A victim of circumstances
Albany ways during a peculiar Albany daze
After Gov. Andrew M. Cuomo could not get the State Legislature to restructure the top positions at the MTA, the Thursday news release announcing that Janno Lieber will be the acting head of the MTA came as no surprise. But a quote in the release from Sarah Feinberg, who was to have split the leadership roles with Lieber, did raise eyebrows.
"While I am disappointed in the Senate's delay in taking up deliberations of our nominations, I have no doubt Janno will do a tremendous job in the acting role…. I hope to join him soon in leading the MTA and region through this next chapter," she is quoted saying in the release.
So Feinberg, who was running New York City Transit, would return to the MTA, as its chairwoman, if the Senate agrees to legislation that would separate the roles of the chair and CEO. The Assembly has already approved splitting the jobs. The Senate would also have to hold confirmation hearings for the two spots.
So how likely is that to happen?
When the MTA deal fell apart at the end of the legislative session in June, Senate Majority Leader Andrea Stewart-Cousins said the members could be called back in a few days or weeks for the vote that would allow both Feinberg and Janno to serve.
John Samuelsen, president of the Transit Workers Union, acknowledged to theThe Point Thursday that he was a leader in the effort to block the MTA changes and that he would continue to do so.
"It was bad policy and opposed by most transit advocates. And I will keep blocking it," he said, as he waited to testify before the House Transportation and Infrastructure Committee about increased funding for public transit.
However, Samuelsen denied he was motivated by revenge toward Cuomo for refusing the union’s demand to sweeten TWU pensions. In 2012, the legislature capped at $15,000 the amount of overtime that could be calculated toward pension benefits of workers in Tier 6. In 2019 Cuomo vetoed more than a dozen sweeteners, including one specifically for city transit workers..
"He did stab transit workers in the back," said Samuelsen. "But you can’t conflate the two issues." Samuelsen still bristles over a tweet in July by Cuomo’s press secretary Rich Azzopardi that called him an "extortionist."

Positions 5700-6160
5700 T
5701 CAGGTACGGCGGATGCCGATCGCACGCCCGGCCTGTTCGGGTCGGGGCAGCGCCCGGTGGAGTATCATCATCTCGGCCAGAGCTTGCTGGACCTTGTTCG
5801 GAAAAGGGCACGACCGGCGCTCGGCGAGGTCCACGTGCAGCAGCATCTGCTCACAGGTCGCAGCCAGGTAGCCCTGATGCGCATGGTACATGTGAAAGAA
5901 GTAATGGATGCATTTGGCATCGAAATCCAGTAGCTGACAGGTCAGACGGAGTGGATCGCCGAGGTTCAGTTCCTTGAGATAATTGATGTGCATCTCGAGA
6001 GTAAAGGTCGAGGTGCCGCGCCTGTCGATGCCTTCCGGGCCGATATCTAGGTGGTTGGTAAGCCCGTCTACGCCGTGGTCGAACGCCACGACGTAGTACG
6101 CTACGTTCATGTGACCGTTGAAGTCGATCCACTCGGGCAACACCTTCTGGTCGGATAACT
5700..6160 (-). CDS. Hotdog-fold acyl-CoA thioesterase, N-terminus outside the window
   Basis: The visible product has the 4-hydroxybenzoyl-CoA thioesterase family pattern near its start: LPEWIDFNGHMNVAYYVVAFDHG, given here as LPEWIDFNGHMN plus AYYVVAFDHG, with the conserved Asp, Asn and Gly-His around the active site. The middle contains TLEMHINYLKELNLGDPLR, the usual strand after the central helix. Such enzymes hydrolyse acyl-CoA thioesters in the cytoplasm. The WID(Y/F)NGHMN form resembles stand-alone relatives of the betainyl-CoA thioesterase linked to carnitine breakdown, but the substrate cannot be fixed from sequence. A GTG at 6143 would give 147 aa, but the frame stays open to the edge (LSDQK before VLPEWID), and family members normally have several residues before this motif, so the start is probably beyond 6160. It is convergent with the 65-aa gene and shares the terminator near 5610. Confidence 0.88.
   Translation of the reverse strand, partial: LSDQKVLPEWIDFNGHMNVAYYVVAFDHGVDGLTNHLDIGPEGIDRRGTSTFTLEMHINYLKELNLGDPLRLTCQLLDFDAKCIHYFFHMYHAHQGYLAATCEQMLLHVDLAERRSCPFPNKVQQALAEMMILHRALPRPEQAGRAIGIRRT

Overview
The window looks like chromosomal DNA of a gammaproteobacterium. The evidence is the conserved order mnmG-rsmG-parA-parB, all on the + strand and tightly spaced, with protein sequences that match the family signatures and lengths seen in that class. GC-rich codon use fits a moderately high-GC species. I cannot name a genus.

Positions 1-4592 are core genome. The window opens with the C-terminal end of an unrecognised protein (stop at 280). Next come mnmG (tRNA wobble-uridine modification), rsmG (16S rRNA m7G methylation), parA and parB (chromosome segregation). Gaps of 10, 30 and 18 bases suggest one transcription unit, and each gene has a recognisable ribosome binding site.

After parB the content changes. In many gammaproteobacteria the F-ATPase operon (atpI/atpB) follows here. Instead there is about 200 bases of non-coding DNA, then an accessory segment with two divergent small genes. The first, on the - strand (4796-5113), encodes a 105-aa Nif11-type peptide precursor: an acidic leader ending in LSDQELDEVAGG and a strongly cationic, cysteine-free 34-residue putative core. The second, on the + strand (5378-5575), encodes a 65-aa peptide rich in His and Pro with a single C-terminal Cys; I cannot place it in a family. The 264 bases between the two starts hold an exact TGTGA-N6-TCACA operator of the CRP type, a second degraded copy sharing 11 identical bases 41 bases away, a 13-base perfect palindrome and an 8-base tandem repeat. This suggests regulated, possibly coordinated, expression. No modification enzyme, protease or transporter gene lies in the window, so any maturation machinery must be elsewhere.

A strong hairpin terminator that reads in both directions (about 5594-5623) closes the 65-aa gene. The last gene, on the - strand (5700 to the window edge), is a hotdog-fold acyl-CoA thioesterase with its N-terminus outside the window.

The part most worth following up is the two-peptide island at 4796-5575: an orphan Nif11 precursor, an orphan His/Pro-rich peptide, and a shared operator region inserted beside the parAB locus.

Even if Cuomo could mend his fences with the TWU, State Senate sources say Stewart-Cousins is reluctant to bring her members back to Albany for any reason, because of the uncertainty surrounding the release of the independent investigation of Cuomo that Attorney General Tish James is overseeing. That report -- whether it condemns Cuomo or finds that no laws were broken, or does both -- would put legislators in the uncomfortable position of having to answer questions about whether the governor should remain in office. Its release is expected before Labor Day.
"No one wants to answer questions on that right now," said one legislative source. "No one wants to be near Albany when it falls out of the sky."
So a lot more than the governing structure of the MTA is up in the air in Albany for now, as the guessing game begins on what the investigative report about Cuomo will find and what state lawmakers will do about it.
— Rita Ciolli @ritaciolli
Reading the pandemic
With the coronavirus pandemic entering a new and still-urgent phase, hospitals in the region are relying on lessons learned in earlier stages of the crisis. For a glimpse of those lessons, The Point turned to two recent books written jointly by Michael Dowling and Charles Kenney, Northwell Health's CEO and chief journalist, respectively.
In "Leading Through a Pandemic," the authors outline some of the preparations and decisions that helped the regional health giant weather the storm. That includes a culture of emergency preparedness dating to a 1998 conference on weapons of mass destruction, at which a picture of the then-little known Osama bin Laden was shown.
Early in March 2020, with staff members starting to get exposed to the virus, the authors point to a pivotal decision to require masks for all Northwell emergency department employees. It was a "game changer" and "wound up keeping our staff much safer than they would have been otherwise."